living. Donald Trump and the GOP are feeding quite well on depression of the people.

  • Luciano Tanto says:

    …how humanity explains the loss of brian eno in modern music.

  • Jesse Trunoske says:


  • Anthony says:

    I can agree with all the above, however there are so many talented people out there who could never afford the time to to make music they would like to as studio time is so expensive, it costs less to own a state of the art computer.

    I myself have a home studio, and the time I spend making music would have run into millions.

  • Edward Hurley says:

    Let me undercut this whole page with a bit of good Ol down home rule of sense, If ya like what ya hear it can’t be far wrong

  • Jimmy Hawk says:

    True. Quincy Jones also said the Beatles were terrible musicians. He said that Cream were a good band with their live improvision that shook a whole generation of musicians.

  • Jimmy Valentine says:

    Mistakes become arrangements.

  • Bert Dobben says:

    Well if technical perfection meant as a pejorative phenomenon also means that musicians who play their instruments very well are doing something wrong we should all like Ornette Coleman more as a violinist than as an alto sax player. Charlie Parker was technically far better as an alto player than Ornette but his music kept all the roughness and “humanity”you can imagine. Smoothness has nothing to do with perfectionism. There is a lot of technical great music which has rough edges and a lot of technical bad music which is slick.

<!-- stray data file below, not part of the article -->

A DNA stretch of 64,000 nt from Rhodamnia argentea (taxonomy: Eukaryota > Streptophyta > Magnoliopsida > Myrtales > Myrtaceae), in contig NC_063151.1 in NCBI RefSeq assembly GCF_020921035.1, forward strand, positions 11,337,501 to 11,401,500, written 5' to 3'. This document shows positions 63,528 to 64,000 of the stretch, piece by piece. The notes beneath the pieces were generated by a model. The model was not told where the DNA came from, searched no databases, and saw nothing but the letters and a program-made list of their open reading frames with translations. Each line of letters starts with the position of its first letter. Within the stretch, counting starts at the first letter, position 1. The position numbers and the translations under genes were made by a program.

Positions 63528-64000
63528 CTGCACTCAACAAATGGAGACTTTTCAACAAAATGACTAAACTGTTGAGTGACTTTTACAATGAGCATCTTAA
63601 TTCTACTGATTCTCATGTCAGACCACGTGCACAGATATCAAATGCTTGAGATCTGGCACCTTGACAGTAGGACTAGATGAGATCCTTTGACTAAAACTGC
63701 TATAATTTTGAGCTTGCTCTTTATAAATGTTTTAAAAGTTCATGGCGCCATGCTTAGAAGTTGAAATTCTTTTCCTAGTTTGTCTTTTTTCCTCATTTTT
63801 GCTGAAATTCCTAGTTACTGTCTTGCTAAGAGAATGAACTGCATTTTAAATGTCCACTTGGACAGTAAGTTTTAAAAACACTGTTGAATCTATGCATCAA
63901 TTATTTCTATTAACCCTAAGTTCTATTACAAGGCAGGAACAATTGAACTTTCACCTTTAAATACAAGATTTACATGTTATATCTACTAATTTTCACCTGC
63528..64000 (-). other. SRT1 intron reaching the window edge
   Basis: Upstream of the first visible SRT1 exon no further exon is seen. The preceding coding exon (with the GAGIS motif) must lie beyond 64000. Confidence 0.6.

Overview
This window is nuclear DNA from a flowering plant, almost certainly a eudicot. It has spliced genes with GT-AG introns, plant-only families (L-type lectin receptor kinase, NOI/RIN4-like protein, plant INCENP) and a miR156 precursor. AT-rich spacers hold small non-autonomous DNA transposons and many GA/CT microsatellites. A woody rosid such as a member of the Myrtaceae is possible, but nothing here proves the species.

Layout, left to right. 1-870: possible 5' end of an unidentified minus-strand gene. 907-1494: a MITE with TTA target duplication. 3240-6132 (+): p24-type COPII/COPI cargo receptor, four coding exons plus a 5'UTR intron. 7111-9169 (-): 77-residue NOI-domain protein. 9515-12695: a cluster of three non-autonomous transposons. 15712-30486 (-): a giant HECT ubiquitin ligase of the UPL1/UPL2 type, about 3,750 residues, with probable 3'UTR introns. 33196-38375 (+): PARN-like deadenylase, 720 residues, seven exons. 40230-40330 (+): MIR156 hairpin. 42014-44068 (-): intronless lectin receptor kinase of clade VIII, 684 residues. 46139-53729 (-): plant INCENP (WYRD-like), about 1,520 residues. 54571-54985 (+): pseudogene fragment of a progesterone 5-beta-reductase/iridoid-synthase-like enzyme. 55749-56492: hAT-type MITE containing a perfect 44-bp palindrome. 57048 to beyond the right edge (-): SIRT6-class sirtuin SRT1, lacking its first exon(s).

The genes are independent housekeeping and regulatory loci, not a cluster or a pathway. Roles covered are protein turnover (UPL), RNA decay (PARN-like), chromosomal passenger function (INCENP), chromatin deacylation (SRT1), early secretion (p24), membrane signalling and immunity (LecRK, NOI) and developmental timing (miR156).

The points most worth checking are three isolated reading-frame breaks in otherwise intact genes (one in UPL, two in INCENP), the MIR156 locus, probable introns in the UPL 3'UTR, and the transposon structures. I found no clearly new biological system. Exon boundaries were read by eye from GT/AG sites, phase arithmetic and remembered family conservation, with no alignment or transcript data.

• MJ says:

    While I agree with much of the article’s points, I would suggest that using Exile on Main Street as an example of music’s humanity is a mistake. While the sound of the record is soulful and ragged, it is actually a record that could not have been made without the help of technology. The Stones planned to record the record in a house in the South of France, but they didn’t really get a lot done. First of all, the basement where they were recording had terrible sound. Secondly, the Stones’ drug use, particularly Kieth’s, kept them from completing any real material while they were in France. The record that we now know was really put together in Los Angeles, after the original sessions. Many of the songs were taken from loose jams of particular ideas while they were in France, and then edited. Once they edited material, they then wrote the songs, added vocals, and bought in people to overdub (like Al Perkins playing steel on “Torn and Frayed, and almost all of the backing vocals). Furthermore, the Exile on Main Street session were such a disaster that the Stones ended up using leftover tracks from previous albums to fulfill their promise of a double album. Don’t get me wrong, Exile is one of my favorite records of all-time, but it is not the live, ragged, piece of humanity it is perceived to be.